Monday, 20 August 2012

The earth beneath our feet

Sometimes, when your world is closing in on you, you need to walk away. Get a bit of perspective. Or drive away, in this case. I've rarely been so happy to be on the road as I was this past weekend.

The hothouses of Demre
From the road above Kas, looking west
There was no mutiny. Alex was at the wheel of our rental car as we headed towards the south-western corner of Turkey. The troublesome charger had been fixed with a minimum of fuss, and we'd both decided that a road trip to look at marinas in the small towns of Kas and Finike would help us decide where to park Enki and ourselves during the winter months. If that seems like forward planning gone mad, it's not. There are too many cruising yachts in Turkey to leave such matters to the last moment and given that marinas and me are not generally a happy combination, there seemed to be a lot hanging on this particular decision.

On the promenade in Marmaris

Today we signed up to keep Enki for the six months from the end of October at the Netsel Marmaris marina, which is right in the town, and I've binned my heavily pencilled spreadsheet. The wisdom of our decision will be revealed in time, but I don't think either of us realised how important it was to get off the boat for a few days in order to make it.

Hoyran Wedre - small hotel between Finike and Kas

The soothing properties of a fine chutney are well known
We've been in Turkey such a short time that my impressions are surface ones only, but they're strong.  I like the way people treat us, at least here, on the coast in the summer. We are welcome. We are not suspect. Naturally, commerce is our link, but it does not have to be our only link. People seem prepared to give us a little more of themselves than we expect. This charms us. It is also therapeutic. There are more smiles and warm handshakes than I am used to after four months in the Med. My baby steps in the language  - I can say hello, thank you, please -  are noticed by people who themselves speak much better than average English.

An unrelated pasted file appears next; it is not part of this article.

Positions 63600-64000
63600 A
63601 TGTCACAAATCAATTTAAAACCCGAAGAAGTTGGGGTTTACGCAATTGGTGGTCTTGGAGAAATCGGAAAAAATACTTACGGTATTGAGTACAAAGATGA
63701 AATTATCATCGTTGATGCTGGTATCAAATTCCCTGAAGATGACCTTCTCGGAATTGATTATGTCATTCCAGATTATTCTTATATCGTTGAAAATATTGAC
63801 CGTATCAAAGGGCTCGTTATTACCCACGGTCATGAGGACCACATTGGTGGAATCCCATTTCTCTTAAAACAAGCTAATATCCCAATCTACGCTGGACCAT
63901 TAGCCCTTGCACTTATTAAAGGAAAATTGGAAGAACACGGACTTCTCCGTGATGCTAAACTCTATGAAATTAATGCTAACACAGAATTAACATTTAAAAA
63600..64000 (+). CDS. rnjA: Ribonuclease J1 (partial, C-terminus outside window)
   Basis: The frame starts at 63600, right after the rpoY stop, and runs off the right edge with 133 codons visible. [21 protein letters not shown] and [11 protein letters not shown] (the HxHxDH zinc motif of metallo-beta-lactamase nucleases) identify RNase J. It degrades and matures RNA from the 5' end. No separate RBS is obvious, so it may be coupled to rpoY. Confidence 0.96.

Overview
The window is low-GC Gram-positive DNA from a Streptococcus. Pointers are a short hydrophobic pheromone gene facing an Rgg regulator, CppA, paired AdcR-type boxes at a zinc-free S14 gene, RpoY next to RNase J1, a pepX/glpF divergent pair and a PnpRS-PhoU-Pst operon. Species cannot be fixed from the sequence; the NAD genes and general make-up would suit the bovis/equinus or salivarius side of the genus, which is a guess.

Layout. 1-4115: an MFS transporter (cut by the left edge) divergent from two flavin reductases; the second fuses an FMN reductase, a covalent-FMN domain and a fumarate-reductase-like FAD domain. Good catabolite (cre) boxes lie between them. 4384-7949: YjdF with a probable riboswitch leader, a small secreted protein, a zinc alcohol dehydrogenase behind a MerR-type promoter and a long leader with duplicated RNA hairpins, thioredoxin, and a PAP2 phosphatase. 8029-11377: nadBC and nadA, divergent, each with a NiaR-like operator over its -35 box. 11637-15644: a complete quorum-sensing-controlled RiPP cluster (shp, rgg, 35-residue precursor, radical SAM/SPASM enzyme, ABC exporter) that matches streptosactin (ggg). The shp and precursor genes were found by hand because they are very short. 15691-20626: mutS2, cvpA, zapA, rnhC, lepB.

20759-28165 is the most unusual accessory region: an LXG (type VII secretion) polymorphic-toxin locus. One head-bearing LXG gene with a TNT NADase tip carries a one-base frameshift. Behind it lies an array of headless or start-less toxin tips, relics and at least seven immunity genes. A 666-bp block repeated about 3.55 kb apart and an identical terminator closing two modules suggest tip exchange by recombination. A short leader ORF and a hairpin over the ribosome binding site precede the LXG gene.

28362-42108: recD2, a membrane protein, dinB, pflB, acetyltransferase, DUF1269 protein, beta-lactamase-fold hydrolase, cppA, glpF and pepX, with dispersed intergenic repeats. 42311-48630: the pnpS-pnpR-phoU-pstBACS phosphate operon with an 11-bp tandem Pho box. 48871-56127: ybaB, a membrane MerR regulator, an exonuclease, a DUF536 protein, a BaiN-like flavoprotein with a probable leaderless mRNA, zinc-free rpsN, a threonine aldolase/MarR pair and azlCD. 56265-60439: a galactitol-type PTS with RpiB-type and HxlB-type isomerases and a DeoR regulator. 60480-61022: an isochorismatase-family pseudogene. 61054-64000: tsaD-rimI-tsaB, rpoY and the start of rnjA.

Boys in Kas

Saturday market in Finike

This is a country in which ATMs dispense euros, English pounds and sometimes US dollars as well as Turkish lira. People could feel resentful of foreign intrusion, but they seem not to.  They seem to be realists, to be sure in themselves and of themselves. The Turkish flag is everywhere - on huge poles, wrapped around cars, in shop windows.  Its presence doesn't feel overbearing, but joyous. I'm not particularly fond of flags, nor of nationalism, but I don't feel threatened at all by this bright red flag. I saw red satin hanging over a balcony and it took me a second to register that it was not a flag but sheets, or perhaps curtains, hung out to air.

Newspaper stand in Kas

On the way home - home being Enki - we stopped at the ruins of Xanthos and Letoon. I get a real charge out of walking in these ancient places, and even more so when they are not crowded, as these were not. I'm crazily thrilled to think that people who lived two thousand years ago, and more, felt it important to build amphitheatres, that drama and story-telling was that central to their existence, an existence that in Xanthos, for example, was threatened not once, but twice to the point where citizens committed suicide en masse rather than allow themselves to be taken by invading forces.

Amphitheatre at Letoon

Most of Letoon is in pieces

Fragments of a great city - Xanthos
Tomorrow we are going cruising. Truly. If the wind permits, we'll go back to some of the places we missed in our hurry to get here from Bodrum.  It will be enough just to be at ease on Enki for a few days. Then we come back into Marmaris to pick up sister Barb and the Rear-Commodore....or is Vice-Commodore now? These things matter. We want everything to be shipshape when they join us. Enki is on notice, but even she seems to be feeling better in her skin in Turkey. A few of her sister ships are tied up here at Yacht Marina....Sea Cloud, also from Sydney, and Destiny of Scarborough, the HR48 we sailed on last summer when we passed through Marmaris on our boat hunt. They're fine-looking boats, with perspective.

Waiting for the dolmus back to Yacht Marina

Mice security patrol  in a Marmaris chandlery


  1. I see Po's Turkish cousins share the same loungin' genes!

  2. We've got quite a collection of cat photos now.... every cat reminds us of the one we left behind, but none have got her star quality. x